The two-tiered Kentucky Derby post position draw that has been used from 1998 through 2009 (shown) has been discontinued.

The two-tiered Kentucky Derby post position draw that has been used from 1998 through 2009 (shown) has been discontinued.

Mathea Kelley

Churchill Reverts to Traditional Derby Draw

Declining interest to televise event cited as reason to go back to former format.

Citing declining television coverage of the post position draw for the Kentucky Derby Presented by Yum! Brands (gr. I), Churchill Downs is abandoning the two-tiered process that has been used since 1998 to determine the starting field for the classic.

Under the two-tiered post position draw, when horses were entered on the Wednesday before the Derby the connections drew a number which determined the order in which they would be able to select their post positions when the draw was conducted later in the day.
Now, the Louisville track is returning to a traditional format in which the number that is drawn is the actual post position for the Derby.
"Churchill Downs has decided to set aside the two-tiered post selection process for the Kentucky Derby that has been in place for more than a decade in favor of a return to the traditional blind draw for the annual Derby 'pill pull’,” Churchill Downs spokesman John Asher said Jan. 22. “The two-step post-selection process served provided some dramatic moments and a few surprises over the years, and worked well as the centerpiece of an hour-long national telecast. The national television platform allowed us to share a very important part of the Kentucky Derby tradition with new audiences and also provided a wonderful opportunity to shine the spotlight with the city of Louisville and the entire region.”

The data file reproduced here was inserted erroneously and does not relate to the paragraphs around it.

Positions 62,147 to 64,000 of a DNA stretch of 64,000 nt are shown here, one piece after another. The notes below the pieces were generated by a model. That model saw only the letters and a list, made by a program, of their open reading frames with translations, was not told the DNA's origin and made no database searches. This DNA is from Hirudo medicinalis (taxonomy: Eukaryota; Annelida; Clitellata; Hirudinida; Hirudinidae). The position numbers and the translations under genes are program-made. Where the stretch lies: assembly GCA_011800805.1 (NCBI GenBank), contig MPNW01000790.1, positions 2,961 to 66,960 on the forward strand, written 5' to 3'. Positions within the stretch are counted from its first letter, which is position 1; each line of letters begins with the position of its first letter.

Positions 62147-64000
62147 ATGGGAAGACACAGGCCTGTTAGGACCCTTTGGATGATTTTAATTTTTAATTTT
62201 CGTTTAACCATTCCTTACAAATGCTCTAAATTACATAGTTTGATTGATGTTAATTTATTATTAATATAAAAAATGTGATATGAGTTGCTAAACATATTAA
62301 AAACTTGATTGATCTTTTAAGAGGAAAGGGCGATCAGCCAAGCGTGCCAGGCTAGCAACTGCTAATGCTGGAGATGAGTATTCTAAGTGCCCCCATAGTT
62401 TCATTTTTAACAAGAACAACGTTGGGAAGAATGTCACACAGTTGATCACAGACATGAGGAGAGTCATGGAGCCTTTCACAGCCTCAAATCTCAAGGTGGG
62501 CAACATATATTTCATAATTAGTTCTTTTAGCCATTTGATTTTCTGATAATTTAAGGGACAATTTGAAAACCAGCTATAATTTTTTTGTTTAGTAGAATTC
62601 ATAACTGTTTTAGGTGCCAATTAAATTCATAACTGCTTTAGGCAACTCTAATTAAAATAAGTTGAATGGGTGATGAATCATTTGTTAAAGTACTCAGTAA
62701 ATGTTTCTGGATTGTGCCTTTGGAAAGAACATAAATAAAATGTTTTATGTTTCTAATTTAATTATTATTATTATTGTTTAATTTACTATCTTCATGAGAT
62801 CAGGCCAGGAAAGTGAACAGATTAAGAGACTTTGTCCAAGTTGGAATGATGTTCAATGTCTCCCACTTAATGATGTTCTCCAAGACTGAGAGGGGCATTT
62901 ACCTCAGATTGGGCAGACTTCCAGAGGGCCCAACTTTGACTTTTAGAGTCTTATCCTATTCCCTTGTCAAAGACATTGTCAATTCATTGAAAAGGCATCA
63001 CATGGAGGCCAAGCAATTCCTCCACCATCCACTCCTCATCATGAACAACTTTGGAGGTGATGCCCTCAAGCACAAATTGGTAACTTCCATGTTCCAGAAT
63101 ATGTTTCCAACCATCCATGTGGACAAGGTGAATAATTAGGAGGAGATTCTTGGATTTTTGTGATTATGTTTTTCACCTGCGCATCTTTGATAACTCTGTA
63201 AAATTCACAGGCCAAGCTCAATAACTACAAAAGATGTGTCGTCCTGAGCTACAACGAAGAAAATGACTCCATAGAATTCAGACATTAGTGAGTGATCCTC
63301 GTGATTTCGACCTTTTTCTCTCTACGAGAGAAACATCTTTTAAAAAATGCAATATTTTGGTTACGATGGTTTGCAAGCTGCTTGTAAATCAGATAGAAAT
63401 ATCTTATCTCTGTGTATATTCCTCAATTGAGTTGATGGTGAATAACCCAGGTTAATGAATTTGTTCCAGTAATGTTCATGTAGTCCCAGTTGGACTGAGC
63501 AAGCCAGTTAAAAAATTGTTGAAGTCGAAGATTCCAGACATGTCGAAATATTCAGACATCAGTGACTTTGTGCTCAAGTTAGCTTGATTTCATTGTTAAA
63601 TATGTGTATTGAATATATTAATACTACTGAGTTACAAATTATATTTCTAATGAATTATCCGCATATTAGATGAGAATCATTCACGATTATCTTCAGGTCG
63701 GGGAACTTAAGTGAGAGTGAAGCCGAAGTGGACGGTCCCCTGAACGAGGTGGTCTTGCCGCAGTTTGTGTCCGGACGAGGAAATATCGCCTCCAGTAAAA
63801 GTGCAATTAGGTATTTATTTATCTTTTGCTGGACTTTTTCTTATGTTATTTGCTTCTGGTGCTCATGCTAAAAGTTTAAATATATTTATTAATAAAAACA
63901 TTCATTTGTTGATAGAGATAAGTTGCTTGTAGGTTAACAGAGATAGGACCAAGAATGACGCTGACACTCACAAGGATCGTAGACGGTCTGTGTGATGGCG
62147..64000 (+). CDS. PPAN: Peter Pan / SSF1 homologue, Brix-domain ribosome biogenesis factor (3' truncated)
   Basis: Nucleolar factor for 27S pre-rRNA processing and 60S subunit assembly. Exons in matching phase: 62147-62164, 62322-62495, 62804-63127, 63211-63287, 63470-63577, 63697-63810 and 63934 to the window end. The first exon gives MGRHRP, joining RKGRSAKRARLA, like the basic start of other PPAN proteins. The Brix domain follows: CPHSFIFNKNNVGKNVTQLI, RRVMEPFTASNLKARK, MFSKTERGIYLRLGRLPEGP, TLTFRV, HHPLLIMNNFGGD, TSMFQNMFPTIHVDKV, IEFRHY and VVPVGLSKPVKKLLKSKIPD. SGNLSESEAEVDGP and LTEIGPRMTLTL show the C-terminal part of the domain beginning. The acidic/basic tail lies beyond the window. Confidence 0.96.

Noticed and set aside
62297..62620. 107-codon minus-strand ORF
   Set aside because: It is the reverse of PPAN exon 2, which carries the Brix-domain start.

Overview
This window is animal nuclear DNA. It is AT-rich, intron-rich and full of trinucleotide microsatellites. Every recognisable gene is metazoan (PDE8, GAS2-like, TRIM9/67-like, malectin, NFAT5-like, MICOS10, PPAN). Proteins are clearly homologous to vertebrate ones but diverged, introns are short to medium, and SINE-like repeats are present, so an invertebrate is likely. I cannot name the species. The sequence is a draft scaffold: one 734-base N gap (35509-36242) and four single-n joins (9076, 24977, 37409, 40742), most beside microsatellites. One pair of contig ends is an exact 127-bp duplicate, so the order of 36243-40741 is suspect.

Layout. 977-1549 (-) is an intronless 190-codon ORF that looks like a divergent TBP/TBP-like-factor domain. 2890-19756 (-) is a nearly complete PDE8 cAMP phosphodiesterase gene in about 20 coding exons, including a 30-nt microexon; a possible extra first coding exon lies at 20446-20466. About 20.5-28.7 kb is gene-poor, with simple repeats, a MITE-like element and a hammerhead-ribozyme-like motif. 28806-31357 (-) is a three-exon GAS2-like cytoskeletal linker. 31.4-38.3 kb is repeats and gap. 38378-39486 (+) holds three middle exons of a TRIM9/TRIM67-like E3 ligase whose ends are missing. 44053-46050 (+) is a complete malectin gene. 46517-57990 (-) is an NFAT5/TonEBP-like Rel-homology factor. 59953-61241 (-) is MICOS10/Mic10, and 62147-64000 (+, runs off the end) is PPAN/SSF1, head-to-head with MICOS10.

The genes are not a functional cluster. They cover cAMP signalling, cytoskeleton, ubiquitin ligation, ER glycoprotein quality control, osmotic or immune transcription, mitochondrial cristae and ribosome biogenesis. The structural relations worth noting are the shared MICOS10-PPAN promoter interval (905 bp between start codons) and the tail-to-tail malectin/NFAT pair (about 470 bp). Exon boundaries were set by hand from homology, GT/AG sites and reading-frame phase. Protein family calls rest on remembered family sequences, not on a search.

Asher said interest in televising the post position draw has gone down in recent years and that “at least for now, we no longer have that national television window.”
The return to the traditional draw will be welcome by some owners and trainers who preferred the one pill pull to having to be present for two draws during a busy Derby week.
“There has been some sentiment through the years among some owners and trainers to return to the traditional blind draw,” Asher acknowledged. “We evaluate all parts of the Derby experience following each year's renewal and the time simply felt right to return this year to the 'pill pull' format that has been part of the Kentucky Derby for the bulk of its 135-year history.
“The post draw remains one of the pivotal events of Kentucky Derby Week and we anticipate that owners, trainers, and jockeys will want to be there to experience and participate in one of the most exciting events in the final hours leading up to America's greatest race on the first Saturday in May," Asher said.